Latest posts by Andrew Fitzgerald (see all)
- How to rename the local administrator with Group Policy - Mon, Nov 2 2015
- Active Directory authoritative restore with Windows Server Backup (wbadmin) - Fri, Oct 9 2015
- Best practices for securing Active Directory - Fri, Oct 2 2015
Granting administrative rights ^
First, you should make sure that all users in your domain aren’t local administrators of their computers unless there is a specific business reason they need this type of access. Even domain admins shouldn’t log in to their desktop using their admin account. IT staff should have two accounts: one for logging in to their PC as a user with basic privileges and one for performing administrative tasks (for example, logging in to servers) as a domain admin. This practice lowers the risk of any potential attacks on your network; a virus that infects computers while admins are logged in with their domain admin account could cause a lot of harm within your network.
One way to achieve this is to set up a GPO for restricted groups to determine the users with administrator rights.
Logging in to servers ^
Another best practice is to limit who can log in to servers. Admins shouldn’t need to log in to servers to perform their admin tasks. Admins can perform most of their tasks using the remote administration tools, which they can install on their desktop or on a dedicated terminal server that all admins use to perform admin tasks.
If you want to limit who has remote access to your servers, you can apply this GPO and filter the login access to a specific security group.
Renaming the Admin account ^
You should rename your local administrator accounts on all your desktops and servers. This lowers the chance of an attacker trying to guess the password of your administrator accounts if he doesn’t know the username. You can achieve this by creating a GPO that renames your local admin user accounts. You should also disable the guest user account as this is never used.
Enforcing passwords ^
Follow this best practice for enforcing password policy for your users. Make sure to set up your default domain password policy correctly, with the following options:
- Enforce password history
- Maximum password age
- Minimum password age
- Minimum password length
- Passwords must meet password complexity requirements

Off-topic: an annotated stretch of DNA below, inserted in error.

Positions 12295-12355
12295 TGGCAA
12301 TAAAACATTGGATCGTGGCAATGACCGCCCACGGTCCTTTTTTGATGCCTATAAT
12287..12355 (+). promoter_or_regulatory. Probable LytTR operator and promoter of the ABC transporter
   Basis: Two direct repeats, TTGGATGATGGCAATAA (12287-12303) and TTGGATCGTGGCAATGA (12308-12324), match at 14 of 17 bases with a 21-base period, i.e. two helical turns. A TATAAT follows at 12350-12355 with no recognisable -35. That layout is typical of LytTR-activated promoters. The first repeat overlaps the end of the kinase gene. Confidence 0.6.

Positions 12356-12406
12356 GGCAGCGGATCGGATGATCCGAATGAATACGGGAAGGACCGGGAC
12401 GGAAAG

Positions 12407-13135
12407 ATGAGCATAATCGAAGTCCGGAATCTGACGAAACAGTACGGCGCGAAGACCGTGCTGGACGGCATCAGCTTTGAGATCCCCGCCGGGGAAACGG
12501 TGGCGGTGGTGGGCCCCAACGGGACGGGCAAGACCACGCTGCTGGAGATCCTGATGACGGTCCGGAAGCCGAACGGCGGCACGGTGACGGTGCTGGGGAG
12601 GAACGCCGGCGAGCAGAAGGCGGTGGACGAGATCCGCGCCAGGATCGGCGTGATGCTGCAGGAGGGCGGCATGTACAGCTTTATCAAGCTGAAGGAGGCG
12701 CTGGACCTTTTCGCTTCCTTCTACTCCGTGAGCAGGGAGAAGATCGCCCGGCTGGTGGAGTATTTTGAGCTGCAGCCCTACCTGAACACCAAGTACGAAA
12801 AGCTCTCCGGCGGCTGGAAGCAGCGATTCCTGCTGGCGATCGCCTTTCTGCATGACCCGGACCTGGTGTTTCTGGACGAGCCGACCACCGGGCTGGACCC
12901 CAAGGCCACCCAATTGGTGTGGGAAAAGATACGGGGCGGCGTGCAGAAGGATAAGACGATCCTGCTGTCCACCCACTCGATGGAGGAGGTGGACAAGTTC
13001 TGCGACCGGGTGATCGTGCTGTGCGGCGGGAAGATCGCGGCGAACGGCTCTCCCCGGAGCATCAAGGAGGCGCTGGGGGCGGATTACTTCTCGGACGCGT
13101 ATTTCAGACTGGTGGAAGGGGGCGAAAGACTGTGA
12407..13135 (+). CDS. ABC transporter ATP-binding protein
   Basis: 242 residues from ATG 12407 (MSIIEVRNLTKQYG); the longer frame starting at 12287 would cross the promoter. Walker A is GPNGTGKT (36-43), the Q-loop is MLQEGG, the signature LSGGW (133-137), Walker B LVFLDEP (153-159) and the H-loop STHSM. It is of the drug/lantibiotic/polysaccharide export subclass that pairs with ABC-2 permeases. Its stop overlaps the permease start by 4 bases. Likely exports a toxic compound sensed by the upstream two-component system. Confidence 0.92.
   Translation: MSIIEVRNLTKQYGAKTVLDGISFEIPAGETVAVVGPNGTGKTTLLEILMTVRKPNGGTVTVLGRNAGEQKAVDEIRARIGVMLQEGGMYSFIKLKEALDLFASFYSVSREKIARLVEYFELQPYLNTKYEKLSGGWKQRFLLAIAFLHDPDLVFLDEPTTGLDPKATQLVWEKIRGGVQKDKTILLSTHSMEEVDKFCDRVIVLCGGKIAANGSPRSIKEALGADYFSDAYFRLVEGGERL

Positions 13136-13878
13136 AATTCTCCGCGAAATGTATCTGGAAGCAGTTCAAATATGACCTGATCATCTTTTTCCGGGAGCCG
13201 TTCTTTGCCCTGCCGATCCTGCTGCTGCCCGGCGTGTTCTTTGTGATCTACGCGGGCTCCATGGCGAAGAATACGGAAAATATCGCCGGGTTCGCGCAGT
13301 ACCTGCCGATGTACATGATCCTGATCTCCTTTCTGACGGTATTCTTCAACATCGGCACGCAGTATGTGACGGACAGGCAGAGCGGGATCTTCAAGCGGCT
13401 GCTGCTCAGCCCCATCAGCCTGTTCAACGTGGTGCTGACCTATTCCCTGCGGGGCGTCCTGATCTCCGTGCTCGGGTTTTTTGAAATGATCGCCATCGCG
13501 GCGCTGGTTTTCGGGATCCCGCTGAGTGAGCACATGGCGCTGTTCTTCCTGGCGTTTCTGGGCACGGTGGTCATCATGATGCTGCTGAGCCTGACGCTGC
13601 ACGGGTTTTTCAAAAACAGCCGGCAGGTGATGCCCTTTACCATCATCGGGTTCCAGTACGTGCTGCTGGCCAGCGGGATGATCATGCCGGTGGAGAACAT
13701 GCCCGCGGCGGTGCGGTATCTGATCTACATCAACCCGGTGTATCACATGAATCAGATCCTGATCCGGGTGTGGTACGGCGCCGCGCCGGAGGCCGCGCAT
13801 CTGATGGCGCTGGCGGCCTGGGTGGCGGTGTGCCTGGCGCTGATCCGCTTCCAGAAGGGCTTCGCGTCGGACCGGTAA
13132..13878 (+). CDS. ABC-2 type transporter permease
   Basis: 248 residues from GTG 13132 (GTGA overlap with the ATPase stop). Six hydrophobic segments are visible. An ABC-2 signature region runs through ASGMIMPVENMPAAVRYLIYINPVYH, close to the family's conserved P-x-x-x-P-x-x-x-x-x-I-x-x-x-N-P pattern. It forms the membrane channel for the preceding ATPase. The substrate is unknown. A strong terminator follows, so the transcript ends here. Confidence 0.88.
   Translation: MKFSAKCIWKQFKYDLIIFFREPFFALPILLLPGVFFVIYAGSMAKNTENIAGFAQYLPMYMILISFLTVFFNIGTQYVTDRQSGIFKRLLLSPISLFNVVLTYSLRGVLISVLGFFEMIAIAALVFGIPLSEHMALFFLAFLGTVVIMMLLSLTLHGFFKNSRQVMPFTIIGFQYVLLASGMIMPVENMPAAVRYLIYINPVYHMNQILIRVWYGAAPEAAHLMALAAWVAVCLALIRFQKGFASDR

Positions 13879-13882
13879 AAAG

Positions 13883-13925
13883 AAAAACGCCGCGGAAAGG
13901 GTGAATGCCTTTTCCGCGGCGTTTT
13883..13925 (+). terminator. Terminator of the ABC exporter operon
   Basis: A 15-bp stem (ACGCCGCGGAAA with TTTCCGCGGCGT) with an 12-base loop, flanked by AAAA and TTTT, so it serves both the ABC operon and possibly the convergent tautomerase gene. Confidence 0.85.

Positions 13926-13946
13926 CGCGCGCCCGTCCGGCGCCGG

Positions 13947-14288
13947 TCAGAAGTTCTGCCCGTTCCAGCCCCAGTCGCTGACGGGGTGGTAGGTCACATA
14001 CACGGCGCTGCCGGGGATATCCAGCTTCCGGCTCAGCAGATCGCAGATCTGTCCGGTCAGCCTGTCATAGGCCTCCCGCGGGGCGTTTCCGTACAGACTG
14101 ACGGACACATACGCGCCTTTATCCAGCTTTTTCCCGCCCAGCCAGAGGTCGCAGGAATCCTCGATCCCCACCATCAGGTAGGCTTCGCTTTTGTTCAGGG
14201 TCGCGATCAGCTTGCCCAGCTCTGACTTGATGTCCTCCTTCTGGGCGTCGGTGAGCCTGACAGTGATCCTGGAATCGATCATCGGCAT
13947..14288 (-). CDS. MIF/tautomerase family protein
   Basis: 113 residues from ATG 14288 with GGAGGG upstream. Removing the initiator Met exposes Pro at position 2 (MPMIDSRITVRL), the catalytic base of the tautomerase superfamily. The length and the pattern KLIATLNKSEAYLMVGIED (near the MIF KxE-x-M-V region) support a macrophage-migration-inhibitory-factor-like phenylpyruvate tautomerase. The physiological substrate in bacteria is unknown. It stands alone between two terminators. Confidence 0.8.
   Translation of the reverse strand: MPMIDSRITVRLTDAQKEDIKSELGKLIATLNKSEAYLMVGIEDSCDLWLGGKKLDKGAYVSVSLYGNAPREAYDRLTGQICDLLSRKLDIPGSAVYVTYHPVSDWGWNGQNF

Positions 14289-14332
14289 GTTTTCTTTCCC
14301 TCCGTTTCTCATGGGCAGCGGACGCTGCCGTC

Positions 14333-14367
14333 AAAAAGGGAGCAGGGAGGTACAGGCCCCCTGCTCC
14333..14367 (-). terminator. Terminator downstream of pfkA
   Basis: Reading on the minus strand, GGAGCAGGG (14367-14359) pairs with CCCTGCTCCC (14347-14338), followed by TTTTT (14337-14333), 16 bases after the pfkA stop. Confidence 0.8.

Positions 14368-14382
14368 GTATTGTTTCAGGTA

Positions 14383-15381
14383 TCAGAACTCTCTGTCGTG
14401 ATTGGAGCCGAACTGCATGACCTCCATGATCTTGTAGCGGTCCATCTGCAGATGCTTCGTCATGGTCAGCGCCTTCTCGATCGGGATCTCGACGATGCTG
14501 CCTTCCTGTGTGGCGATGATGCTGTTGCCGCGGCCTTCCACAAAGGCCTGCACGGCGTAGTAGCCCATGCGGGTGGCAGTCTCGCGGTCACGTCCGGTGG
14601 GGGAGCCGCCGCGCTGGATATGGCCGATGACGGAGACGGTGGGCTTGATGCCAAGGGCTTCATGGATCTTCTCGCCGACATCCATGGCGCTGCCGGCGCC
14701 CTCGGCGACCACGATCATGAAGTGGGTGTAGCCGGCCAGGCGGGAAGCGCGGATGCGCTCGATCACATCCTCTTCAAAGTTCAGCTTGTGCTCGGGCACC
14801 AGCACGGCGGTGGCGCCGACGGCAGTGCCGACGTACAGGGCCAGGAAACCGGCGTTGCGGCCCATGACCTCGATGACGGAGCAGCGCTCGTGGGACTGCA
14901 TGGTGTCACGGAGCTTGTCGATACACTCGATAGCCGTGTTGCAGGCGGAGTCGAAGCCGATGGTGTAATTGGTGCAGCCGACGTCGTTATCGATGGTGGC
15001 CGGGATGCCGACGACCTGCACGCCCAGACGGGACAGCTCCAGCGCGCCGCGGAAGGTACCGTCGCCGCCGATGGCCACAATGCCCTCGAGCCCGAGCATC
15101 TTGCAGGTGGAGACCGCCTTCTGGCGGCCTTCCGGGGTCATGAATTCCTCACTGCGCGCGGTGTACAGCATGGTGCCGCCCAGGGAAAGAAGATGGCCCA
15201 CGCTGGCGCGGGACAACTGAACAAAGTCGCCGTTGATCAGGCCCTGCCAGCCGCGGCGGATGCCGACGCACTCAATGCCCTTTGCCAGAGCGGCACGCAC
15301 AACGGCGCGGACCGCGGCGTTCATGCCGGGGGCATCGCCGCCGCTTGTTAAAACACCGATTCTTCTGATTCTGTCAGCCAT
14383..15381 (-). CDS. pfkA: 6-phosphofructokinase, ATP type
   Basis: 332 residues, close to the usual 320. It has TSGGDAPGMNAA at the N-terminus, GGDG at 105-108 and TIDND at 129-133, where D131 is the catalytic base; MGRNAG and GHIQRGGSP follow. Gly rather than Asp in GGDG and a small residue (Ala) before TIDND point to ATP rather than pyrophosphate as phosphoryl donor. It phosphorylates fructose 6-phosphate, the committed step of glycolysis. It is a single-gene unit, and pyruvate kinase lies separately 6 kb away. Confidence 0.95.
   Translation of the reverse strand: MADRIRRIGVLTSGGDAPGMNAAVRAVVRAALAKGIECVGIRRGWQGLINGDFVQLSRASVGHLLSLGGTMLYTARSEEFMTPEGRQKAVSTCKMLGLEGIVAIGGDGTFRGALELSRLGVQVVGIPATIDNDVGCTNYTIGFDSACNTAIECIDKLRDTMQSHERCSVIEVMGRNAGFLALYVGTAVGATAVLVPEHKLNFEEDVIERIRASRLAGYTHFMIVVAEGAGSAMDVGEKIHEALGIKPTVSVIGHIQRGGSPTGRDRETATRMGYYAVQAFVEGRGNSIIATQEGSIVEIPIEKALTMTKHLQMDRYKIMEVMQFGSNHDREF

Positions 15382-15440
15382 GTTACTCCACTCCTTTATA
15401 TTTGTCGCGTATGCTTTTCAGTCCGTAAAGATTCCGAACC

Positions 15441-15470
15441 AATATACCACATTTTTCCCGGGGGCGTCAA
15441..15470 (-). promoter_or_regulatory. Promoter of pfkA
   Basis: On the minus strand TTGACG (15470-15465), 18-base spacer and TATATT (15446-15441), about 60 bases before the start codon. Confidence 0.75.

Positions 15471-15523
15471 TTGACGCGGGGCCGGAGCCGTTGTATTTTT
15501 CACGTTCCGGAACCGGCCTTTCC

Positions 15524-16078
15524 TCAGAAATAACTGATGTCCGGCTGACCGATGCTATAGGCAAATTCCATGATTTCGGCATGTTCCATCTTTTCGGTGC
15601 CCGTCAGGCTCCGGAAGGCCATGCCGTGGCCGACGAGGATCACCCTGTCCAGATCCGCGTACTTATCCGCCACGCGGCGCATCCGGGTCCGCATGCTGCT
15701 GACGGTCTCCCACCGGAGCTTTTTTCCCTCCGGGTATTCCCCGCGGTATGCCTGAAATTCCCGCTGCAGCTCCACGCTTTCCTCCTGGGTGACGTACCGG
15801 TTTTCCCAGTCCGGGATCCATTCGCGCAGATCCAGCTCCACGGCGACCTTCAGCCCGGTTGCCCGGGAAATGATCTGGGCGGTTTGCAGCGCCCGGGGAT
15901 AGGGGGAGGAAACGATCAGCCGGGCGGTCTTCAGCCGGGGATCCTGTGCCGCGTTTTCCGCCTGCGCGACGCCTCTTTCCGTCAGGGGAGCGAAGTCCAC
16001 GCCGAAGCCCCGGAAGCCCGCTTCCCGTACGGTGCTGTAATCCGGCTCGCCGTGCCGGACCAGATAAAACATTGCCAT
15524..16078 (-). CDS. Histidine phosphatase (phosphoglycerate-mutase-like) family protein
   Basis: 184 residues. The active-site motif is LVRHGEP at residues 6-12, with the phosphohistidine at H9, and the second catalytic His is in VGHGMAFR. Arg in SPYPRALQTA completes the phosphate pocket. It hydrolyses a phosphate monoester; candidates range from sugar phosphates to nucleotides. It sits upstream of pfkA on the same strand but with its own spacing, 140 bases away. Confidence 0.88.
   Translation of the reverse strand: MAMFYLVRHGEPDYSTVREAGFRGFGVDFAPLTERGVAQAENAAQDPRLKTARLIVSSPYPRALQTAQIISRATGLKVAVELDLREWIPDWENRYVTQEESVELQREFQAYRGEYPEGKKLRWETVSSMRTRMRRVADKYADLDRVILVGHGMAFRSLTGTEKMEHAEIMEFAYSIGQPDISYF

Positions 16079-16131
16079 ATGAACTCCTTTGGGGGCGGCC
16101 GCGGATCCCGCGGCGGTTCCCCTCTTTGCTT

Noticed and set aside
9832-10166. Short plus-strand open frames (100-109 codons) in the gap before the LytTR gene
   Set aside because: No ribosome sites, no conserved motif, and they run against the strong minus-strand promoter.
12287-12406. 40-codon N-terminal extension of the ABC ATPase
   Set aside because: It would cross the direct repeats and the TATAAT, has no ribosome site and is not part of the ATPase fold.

- Store password using reversible encryption for all users
Password Policy in the Group Policy Management Editor
You should set the values according to what your business needs and how secure you want your environment. This guide will show you how to set those values.
Securing domain controllers ^
If you have physical servers for your domain controllers, it is a good idea to lock them away somewhere secure where no one can access them. If you have remote domain controllers in a remote office with no administrators, it is a good idea to configure these as read-only domain controllers (RODCs). Another good idea is to set up your domain controllers as core Windows servers without the GUI.
Remote domain controllers as RODCs
Limit the number of users you have in your domain admin and enterprise admin groups. Limit the number of applications and services you have running on your domain controllers. You should have no other applications running on your DCs. You should have no other applications or services running on your DCs.
You can also limit which ports you have opened on your domain controllers. Only those ports that are needed for communication should be opened between a domain controller and your computers.
Configuring Windows Firewall
Following are the ports that Active Directory uses for specific Active Directory communication, including MS traffic, DNS, Kerberos authentication protocol, Lightweight Directory Access Protocol (LDAP), and LDAP ping activity:
|Communication Type||MS Traffic||DNS||Kerberos||LDAP||LDAP Ping||NETLOGON|
|User network logon over a firewall||TCP 445|
|Computer logon to a domain controller||TCP 445|
|Verification of trust relationships between domain controllers||TCP 445|
TCP 686 (SSL)
|UDP 389||UDP: 137, 138|
|Creation of a trust relationship between domain controllers located in different domains||TCP 445|
TCP 686 (SSL)
Securing your Active Directory installations ^
Microsoft has a great guide you can follow to secure your Active Directory installation. The guide’s several chapters cover the following:
- Planning in-depth Active Directory security
- Establishing secure Active Directory boundaries
- Deploying secure domain controllers
- Strengthening domain and domain controller policy settings
- Establishing secure administrative practices
- Securing DNS
Follow Microsoft best practice for securing your active directory installation.
Setting up auditing in your domain ^
Auditing is a very useful tool to monitor what is happening in your domain and to keep a record of any changes. You should audit failed logons and successful and failed account management tasks, object access, and policy changes. Useful guides are Security Auditing Overview and Monitoring and Auditing.
Audit Policy in the Group Policy Management Editor